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such a nasty woman | by maryann johanson

Over Her Dead Body (review)

Bury It

The only explanation is this: They — the big Hollywood They who dominate our mass entertainment — are now actively making movies for the Stupid demographic.

There’s a place for simple, uncomplicated movies that don’t ask a lot of an audience, that are intended merely as easy, undemanding entertainment. That is not what Over Her Dead Body is. This is a stilted, contrived, slapdash collection of lazily acted, badly written scenes thrown together into something that writer-director Jeff Lowell hopes you won’t notice don’t quite connect to one another. If clumsy, careless Lowell doesn’t actually hope his audience is borderline retarded, then surely he must be hoping that that audience has set the bar on its entertainment needs so low that one must be hovering close to unconsciousness to get the full intended affect.
The other explanation is that Lowell — a TV writer and producer making his feature directorial debut here — holds women in contempt. Because this flat, utterly charmless tale becomes, in its sorry aggregate, a horrible vision of contemporary womanhood. Through three excruciatingly false characters, he gives us female people who are, at best, dumb, dishonest, thoughtless, and selfish, and at worst, pointlessly vindictive bitches.

These two theories of the deep awfulness of Over Her Dead Body are not, of course, mutually exclusive.

Is Eva Longoria Parker (The Heartbreak Kid, The Sentinel) this unbearable on Desperate Housewives? I’ve never seen the show, because just the ads for it alone make me want to gouge my eyes out, and now I’m glad to have missed it. Here she is Kate, who dies on her wedding day — killed in a way that is meant to be ironic, and perhaps even funny. It sets up a bizarre kind of unresolvable dichotomy: It’s impossible to tell whether Lowell means her to be sympathetic, which appears to be necessary for his story to hang together at all, or whether he means her to be the villain, which also appears to be necessary for his story to hang together at all.

For, you see, Kate goes from bridezilla to ghostzilla, when she returns — after an unexplained year in the afterlife — to haunt the new girlfriend of her former fiancé. The girlfriend is Ashley (Lake Bell), a real psychic who is faking being able to talk to Henry’s (Paul Rudd: Walk Hard: The Dewey Cox Story, Knocked Up) dead ex because Henry’s sister, Chloe (Lindsay Sloane), thinks he needs to move on. Ashley is able to do that because Chloe stole Kate’s diary from Henry’s apartment — Kate’s diary that Henry didn’t even know existed, but Chloe was able to find and sneak out of his place — and it contains all sorts of secrets that Ashley can use to pretend to be speaking to dead Kate. And Ashley agrees to this charade, even though, she insists, “it goes against everything I believe,” because, well, this would be a far more sharply written movie if she needed an actual motivation, and as I’ve noted, Lowell clearly intends this not to be sharply written. Or else he intends for women to look like vacillating dimbulbs. Or both.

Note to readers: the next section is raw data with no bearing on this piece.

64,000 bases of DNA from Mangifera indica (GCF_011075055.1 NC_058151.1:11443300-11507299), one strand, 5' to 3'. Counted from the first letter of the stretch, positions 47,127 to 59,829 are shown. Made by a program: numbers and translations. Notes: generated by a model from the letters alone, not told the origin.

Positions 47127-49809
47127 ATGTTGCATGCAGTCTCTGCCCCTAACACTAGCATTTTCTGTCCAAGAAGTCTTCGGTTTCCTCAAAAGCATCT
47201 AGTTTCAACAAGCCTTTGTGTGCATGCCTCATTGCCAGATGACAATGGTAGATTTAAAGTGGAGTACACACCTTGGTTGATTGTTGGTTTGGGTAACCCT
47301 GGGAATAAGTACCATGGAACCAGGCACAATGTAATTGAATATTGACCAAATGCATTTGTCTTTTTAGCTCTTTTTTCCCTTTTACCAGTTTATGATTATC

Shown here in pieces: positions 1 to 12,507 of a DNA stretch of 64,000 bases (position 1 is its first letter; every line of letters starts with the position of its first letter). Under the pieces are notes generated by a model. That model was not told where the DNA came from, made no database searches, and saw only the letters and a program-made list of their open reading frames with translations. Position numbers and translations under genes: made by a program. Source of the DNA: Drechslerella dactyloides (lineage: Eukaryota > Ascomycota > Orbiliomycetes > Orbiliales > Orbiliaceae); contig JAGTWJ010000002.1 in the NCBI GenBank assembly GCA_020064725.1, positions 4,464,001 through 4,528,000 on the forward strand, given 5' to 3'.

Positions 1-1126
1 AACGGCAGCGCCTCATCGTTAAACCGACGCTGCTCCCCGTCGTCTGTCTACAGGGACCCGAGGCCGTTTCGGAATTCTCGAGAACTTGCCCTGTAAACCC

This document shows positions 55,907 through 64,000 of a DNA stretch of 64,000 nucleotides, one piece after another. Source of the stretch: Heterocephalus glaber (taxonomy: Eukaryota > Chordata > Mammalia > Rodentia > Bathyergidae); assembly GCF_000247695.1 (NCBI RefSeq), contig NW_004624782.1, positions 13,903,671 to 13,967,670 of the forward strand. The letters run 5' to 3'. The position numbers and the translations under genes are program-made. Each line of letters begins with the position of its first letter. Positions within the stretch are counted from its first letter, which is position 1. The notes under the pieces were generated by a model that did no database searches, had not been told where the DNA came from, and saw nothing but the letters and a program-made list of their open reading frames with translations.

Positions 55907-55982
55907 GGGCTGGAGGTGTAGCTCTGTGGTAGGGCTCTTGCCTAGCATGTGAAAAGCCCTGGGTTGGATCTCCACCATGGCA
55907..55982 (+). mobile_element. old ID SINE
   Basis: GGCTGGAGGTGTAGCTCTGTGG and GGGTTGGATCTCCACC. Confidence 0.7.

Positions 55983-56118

More evidence: Kate has no reason for not wanting Henry to move on with his life. She’s merely so insanely jealous from beyond the grave that she wants him to be lonely. Kate doesn’t need a motivation, it appears, because, well, that’s just how women are, right? If they’re not natural liars and cheats (like Chloe and Ashley), they’re natural bitches. Obviously.

I’m not suggesting the men — Henry and Ashley’s “gay friend” Dan (Jason Biggs: Eight Below, Jersey Girl) — come off well. They don’t. They’re not quite as dumb and malicious as the women… they’re a more ordinary brand of idiot-movie annoying and impossible to accept as genuine. Which almost looks good next to these horrors of twisted femininity.

It’s all so horrific that I wish Lowell had succeeded in distracting me with his strange injections of forced slapstick that bear no connection whatsoever to the supposedly “romantic” story he clearly doesn’t even believe in himself. This is a vicious, catty movie, and it’s hard to see how that’s an accident of incompetent filmmaking, and not Lowell’s every intention from the get-go.

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MPAA: rated PG-13 for sexual content and language

viewed at a semipublic screening with an audience of critics and ordinary moviegoers

official site | IMDb
  • Jason

    Somehow I knew this movie would be that awful.

  • Cinemaniac1979

    Really? The long-awaited follow up to Lowell’s “John Tucker Must Die” falls flat on its face? Eva Longoria is just another bitchy pretty face that can’t seem to act her way into a story with substance? The sky is what? Blue you say? Get out!

    I’d like to hazard a guess that Mr. Lowell was probably born and raised out here in good old Los Angeles. While I certainly abhor his depiction of women in this film (based on your description), I have to admit that I’ve met a fair few that fit that profile having lived in Hollywood for four years. Hate to sound like a complete douche, but that’s the truth (so much so that I actually met my girlfriend while on vacation in Chicago).

    And just in case you LOVED his first two, keep an eye up for what is bound to be his magnum opus (based on the title alone), HOTEL FOR DOGS.

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